More than 300,000 women serve in the military during the war as part of the WACs, WAVEs and SPARs - including many Alpha Chis. An overwhelming number of women go to work while the men go off to war, and "Rosie the Riveter" becomes their worldwide symbol. On the homefront, many families plant Victory Gardens, and every family is issued a War Ration Book.
The 1945 National Convention is cancelled due to wartime conditions. National President Gladys Drach Power (Nu, University of Colorado Boulder) stated: "I assumed the Presidency in the middle of that devastating War during some of the most difficult years we had ever experienced. The shortage of many things we had always taken for granted had an extreme effect upon us. Food was rationed, gasoline was rationed, and all modes of travel were hampered. Train and airplane reservations were almost impossible to obtain since space was reserved for military personnel. Hotels were overcrowded. That year, our officers were elected by mail vote."
The National Society for Crippled Children, Cerebral Palsy Division, was adopted as a national altruistic project.
When questioned about the relevance of fraternities in a post-war era, National President Mildred Estabrook Scott stated: "Most colleges are too dependent on them for housing, group activities, campus leadership, cultural stimulation and scholastic achievement to do away with them."
Girls wear full skirts that require crinolines underneath, short shorts and pop beads. The boys wear pink!
The Award of Achievement is created to be presented to eminent Alpha Chis at each convention. The first recipients are: Helen Cheyney Bailey (Alpha Epsilon, University of Pennsylvania), Margaret Cousins (Alpha Phi, The University of Texas at Austin), Dorothy Thompson Kopf (Lambda, Syracuse University) and Lena Mulford Thompson (Alpha, DePauw University).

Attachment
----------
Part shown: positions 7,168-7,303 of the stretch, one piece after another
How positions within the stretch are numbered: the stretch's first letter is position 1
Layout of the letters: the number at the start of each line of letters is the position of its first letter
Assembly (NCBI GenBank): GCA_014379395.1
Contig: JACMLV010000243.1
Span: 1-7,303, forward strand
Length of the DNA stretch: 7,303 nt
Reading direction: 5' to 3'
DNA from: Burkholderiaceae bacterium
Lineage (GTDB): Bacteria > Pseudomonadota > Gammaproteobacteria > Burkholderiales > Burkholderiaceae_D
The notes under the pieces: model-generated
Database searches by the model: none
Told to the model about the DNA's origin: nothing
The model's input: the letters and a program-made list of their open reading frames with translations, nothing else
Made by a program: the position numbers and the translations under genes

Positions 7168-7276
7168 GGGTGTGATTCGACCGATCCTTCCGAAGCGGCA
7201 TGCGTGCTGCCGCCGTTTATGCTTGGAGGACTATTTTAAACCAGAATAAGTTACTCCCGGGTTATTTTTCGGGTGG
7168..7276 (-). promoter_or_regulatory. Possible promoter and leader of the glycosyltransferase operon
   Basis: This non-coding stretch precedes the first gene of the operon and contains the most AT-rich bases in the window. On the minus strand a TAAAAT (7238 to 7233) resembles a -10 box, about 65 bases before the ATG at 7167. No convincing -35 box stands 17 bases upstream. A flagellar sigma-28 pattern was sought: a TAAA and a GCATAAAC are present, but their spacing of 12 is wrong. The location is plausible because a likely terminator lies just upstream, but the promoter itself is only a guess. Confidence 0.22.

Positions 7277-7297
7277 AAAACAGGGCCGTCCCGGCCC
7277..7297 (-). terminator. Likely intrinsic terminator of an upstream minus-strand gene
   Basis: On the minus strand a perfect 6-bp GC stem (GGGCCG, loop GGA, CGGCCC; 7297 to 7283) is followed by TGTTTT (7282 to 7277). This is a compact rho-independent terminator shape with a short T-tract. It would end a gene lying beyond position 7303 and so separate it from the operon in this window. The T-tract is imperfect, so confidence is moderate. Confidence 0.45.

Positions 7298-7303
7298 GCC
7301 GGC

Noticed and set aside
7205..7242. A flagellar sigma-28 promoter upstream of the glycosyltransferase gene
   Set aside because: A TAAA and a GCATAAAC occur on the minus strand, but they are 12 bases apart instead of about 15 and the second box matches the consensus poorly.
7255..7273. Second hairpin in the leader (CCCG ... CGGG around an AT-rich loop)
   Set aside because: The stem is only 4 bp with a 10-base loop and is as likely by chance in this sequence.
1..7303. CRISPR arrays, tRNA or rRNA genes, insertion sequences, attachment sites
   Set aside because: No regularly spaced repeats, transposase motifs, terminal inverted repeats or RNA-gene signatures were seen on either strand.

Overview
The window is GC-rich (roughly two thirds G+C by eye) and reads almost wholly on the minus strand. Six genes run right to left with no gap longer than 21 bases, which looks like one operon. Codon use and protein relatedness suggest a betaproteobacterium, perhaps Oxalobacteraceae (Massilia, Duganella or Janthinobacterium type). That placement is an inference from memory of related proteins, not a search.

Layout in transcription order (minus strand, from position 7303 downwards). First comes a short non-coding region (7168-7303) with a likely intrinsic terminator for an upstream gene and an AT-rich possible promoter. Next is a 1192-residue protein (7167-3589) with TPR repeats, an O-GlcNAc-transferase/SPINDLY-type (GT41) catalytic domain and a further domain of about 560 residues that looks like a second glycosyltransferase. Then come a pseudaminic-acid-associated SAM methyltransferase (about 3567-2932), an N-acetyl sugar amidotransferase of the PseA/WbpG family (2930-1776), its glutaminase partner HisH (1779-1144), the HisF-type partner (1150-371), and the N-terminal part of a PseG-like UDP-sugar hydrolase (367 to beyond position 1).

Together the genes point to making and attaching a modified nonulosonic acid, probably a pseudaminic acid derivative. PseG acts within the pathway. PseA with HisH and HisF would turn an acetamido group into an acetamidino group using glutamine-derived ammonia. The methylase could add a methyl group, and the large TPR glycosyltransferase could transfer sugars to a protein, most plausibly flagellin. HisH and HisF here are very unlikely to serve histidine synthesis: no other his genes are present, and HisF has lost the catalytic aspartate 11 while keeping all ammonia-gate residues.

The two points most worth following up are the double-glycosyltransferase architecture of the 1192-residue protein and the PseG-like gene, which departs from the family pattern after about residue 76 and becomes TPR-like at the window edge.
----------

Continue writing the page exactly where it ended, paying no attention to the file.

During the first four years of the decade, the fraternity's focus on lodging for collegiate chapters resulted in ten suites or lodges refurnished, eleven chapter houses remodeled or enlarged, four houses purchased and enlarged, and the building of four new houses and two new lodges.
U.S. involvement in Vietnam escalates beginning in 1960 with troop levels gradually surging from just under 1,000 in 1959 to more than 16,000 in 1963.
The 75th Diamond Jubilee Anniversary National Convention is held in French Lick, Indiana and includes a reenactment of the Founding in Meharry Hall at DePauw University.
The Alpha Chi Omega central office moves to its first fraternity-owned property at 3445 Washington Boulevard in Indianapolis. This building served as the fraternity's headquarters until 1974.
James Meredith, an African American, enrolls at the previously all-white University of Mississippi. This bravery helped to inspire many to join the Civil Rights movement. Meredith graduated three years later with a degree in political science, history and French.
South Vietnamese forces are unable to withstand the Tet Offensive launched by the North Vietnamese in January and February of 1968 and U.S. forces have to defeat the North Vietnamese. The episode shows that the end of U.S. involvement is nowhere in sight, and domestic skepticism of the war increases.
The decision was made at convention that recommendations from an alumna member no longer would be required to be eligible for membership in Alpha Chi Omega.
Police arrest men attempting to bug the Democratic National Committee headquarters, marking the beginning of the Watergate scandal.
A new headquarters, constructed specifically for Alpha Chi Omega's needs, is built at 8733 Founders Road in Indianapolis. This building served as the fraternity's headquarters until 1993.
The Founders' Bell Tower is constructed by Alpha Chi Omega as part of DePauw University's new performing arts building and is dedicated to the memory of the seven founders.
Cindy Thatcher (Zeta Nu, Texas A&M University) becomes the 1000,000th initiated member.